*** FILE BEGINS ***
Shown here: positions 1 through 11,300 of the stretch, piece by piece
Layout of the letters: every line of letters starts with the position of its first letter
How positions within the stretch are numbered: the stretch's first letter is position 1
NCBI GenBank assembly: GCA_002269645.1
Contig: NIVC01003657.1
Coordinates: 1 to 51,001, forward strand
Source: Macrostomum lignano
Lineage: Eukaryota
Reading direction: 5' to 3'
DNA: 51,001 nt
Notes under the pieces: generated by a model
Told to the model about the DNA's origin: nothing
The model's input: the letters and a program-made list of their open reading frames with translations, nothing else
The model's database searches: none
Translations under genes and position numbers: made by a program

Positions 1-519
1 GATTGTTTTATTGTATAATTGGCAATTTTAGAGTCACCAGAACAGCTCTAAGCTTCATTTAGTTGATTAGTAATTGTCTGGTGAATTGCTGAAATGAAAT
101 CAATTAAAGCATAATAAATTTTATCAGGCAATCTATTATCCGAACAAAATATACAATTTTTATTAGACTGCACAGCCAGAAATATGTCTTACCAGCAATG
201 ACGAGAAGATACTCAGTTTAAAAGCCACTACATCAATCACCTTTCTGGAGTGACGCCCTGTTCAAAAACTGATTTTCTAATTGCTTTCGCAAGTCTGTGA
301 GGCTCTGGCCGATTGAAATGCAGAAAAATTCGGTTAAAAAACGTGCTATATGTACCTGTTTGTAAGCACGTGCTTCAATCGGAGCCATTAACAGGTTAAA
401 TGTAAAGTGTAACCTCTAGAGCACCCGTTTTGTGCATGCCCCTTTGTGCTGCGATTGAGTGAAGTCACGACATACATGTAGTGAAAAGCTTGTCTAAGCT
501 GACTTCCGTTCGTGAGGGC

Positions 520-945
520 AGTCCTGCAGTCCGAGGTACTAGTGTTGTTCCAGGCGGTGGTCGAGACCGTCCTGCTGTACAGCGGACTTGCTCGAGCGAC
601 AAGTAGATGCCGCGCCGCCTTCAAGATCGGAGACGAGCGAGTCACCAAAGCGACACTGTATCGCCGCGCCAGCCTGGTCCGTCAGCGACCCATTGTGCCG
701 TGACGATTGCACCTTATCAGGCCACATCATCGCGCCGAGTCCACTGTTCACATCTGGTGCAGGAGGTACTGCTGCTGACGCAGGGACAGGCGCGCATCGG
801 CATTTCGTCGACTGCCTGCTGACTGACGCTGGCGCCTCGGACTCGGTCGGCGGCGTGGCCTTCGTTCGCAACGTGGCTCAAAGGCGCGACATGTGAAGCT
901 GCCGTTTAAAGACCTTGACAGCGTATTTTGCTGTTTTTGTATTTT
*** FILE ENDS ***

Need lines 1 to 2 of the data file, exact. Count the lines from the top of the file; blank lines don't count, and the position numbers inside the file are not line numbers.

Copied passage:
Shown here: positions 1 through 11,300 of the stretch, piece by piece
Layout of the letters: every line of letters starts with the position of its first letter